Michael Streissguth has written books on country legends Jim Reeves, Eddy Arnold, and Johnny Cash (including the definitive Cash biography Cash: the Biography). His newest book, Outlaw: Waylon, Willie, Kris, and the Renegades of Nashville, examines the origins of the Outlaw Country movement of the 1970s, covering the careers of Willie Nelson, Waylon Jennings, Kris Kristofferson, and a host of songwriters from Nashville to Austin. Today he talks a little about that book:
Music Tomes: You focus a lot on the songwriters in Nashville and some of the artists coming out of Texas in the beginning of what became the Outlaw movement. Where do their roots come from in starting such a movement?
Michael Streissguth: The main characters in the book–Waylon, Willie and Kris–were Texans by birth, so Lone Star ethos burned inside them. Texas also birthed a new generation of outlaws who came to Nashville in the 1970s; I’m thinking about songwriters Rodney Crowell, Guy Clark and others. As far as the movement, which was about asserting independence, I think that came from the times. So many old barriers in our society were falling in the late 1960s and early 1970s that anything seemed possible, including recording for major labels according to one’s own vision.
MT: Of course Waylon and Willie are the two most associated with the Outlaw Country movement, but they have often said they didn’t consider what they were doing to be “outlaw.” Did the marketing of their music as “Outlaw” have any adverse effects on their career as it was happening?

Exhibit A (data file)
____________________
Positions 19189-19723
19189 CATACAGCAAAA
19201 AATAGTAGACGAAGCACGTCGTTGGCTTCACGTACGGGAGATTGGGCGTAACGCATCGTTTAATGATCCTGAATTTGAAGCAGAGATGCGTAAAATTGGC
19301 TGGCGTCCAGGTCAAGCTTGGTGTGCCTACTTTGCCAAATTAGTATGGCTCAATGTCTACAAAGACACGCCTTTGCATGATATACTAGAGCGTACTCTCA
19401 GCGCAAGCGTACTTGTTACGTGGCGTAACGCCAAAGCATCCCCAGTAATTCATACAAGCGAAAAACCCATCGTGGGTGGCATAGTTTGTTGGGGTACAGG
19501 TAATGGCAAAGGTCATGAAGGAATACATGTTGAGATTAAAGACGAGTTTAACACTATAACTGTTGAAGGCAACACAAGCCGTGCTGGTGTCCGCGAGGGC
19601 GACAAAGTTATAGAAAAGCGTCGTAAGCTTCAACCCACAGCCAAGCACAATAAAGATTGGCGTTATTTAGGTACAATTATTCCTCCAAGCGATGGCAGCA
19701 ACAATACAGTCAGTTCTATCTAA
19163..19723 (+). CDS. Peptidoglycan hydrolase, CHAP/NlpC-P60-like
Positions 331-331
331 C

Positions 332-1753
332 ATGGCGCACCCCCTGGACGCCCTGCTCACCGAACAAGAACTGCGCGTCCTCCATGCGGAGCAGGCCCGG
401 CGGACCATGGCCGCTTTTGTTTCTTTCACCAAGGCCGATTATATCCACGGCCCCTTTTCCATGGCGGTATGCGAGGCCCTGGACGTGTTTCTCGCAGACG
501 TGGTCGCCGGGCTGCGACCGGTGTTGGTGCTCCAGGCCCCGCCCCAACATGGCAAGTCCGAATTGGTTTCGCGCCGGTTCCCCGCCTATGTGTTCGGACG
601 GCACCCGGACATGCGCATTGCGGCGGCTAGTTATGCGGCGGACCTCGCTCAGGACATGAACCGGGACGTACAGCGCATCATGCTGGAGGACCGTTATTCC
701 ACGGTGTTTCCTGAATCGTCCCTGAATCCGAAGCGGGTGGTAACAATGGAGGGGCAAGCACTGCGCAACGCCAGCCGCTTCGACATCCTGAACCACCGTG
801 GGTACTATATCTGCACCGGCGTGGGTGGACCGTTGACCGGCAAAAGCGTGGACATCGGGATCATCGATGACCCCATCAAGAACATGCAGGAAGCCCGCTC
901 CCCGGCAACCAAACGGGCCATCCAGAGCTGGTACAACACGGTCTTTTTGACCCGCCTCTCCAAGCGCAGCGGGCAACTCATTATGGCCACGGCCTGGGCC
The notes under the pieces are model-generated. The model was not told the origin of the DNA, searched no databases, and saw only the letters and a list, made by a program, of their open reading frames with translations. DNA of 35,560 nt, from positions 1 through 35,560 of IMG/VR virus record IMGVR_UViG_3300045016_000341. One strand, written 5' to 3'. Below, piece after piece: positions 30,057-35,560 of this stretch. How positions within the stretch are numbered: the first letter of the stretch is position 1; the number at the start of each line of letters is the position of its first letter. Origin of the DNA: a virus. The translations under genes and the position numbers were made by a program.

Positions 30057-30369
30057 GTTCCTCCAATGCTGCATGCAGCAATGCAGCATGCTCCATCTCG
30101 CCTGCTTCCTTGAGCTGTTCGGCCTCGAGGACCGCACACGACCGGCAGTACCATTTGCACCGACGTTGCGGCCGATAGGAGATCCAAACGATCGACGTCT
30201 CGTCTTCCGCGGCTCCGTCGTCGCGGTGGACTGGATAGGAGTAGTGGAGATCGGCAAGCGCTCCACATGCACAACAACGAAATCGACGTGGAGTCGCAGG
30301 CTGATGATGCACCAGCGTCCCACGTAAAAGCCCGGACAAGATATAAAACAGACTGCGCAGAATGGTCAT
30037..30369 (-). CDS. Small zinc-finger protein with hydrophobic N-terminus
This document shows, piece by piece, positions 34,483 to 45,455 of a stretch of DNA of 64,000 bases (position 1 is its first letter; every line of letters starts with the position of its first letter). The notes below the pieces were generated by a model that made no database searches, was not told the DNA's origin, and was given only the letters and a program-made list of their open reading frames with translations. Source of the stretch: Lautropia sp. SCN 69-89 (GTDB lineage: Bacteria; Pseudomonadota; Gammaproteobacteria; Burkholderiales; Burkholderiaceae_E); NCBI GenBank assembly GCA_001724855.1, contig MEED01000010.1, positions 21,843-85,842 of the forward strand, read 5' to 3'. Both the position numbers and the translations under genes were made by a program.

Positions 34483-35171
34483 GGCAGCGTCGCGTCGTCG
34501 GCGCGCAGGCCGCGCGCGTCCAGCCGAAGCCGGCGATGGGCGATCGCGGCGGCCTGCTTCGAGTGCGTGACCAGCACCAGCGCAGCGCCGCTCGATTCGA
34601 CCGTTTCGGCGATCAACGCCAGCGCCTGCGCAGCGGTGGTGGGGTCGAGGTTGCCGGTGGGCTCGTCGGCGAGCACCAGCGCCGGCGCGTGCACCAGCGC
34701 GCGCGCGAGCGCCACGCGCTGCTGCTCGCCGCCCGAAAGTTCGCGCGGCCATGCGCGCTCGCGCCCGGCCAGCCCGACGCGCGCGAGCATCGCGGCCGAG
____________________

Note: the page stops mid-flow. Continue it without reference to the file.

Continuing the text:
MS: As you suggest, both Waylon and Willie could be dismissive of the outlaw label, but they both prospered commercially under it. To your question about adverse effects, the label may have enforced a formula or an image that they–particularly Waylon–may have felt bound by. Once an artist begins leaning too heavily on an image or a myth there’s trouble ahead.
MT: Where do artists like Hank Williams, Jr. and Charlie Daniels fit into the picture?
MS: I think both have prospered in afterglow of the outlaw movement. In the wake of Waylon and Willie, the outlaw archetype established itself in country music. In the attitudes they communicate and their dress, they are recalling a 1970s outlaw spirit.
MT: How much of what is going on in Country music today – the targeting of a younger, maybe Rock oriented audience, the more Rock related sound – can be attributed to what the Outlaw movement brought to Country music?
MS: In the late 1960s and early 1970s, the recording industry realized country music could stir a rock audience. Johnny Cash did it and then Waylon and Willie did it. Ever since then, Nashville has happily extended a handshake to rock and roll. When Kid Rock can appear with country music artists in country music settings and nobody blinks, you know that Waylon and Willie’s influence is at work.
MT: What are you currently working on?
MS: I’m batting around some ideas at the moment.
MT: Can you recommend dome of your favorite music tomes?
MS: Quick top five:
1) Lost Highway: Journeys and Arrivals of American Musicians by Peter Guralnick
2) Truth Is Stranger Than Publicity by Alton Delmore
3) Beale Black and Blue by Margaret McKee and Fred Chisenhall
4) Positively 4th Street by David Hajdu
5) In the Country of Country: A Journey to the Roots of American Music by Nicholas Dawidoff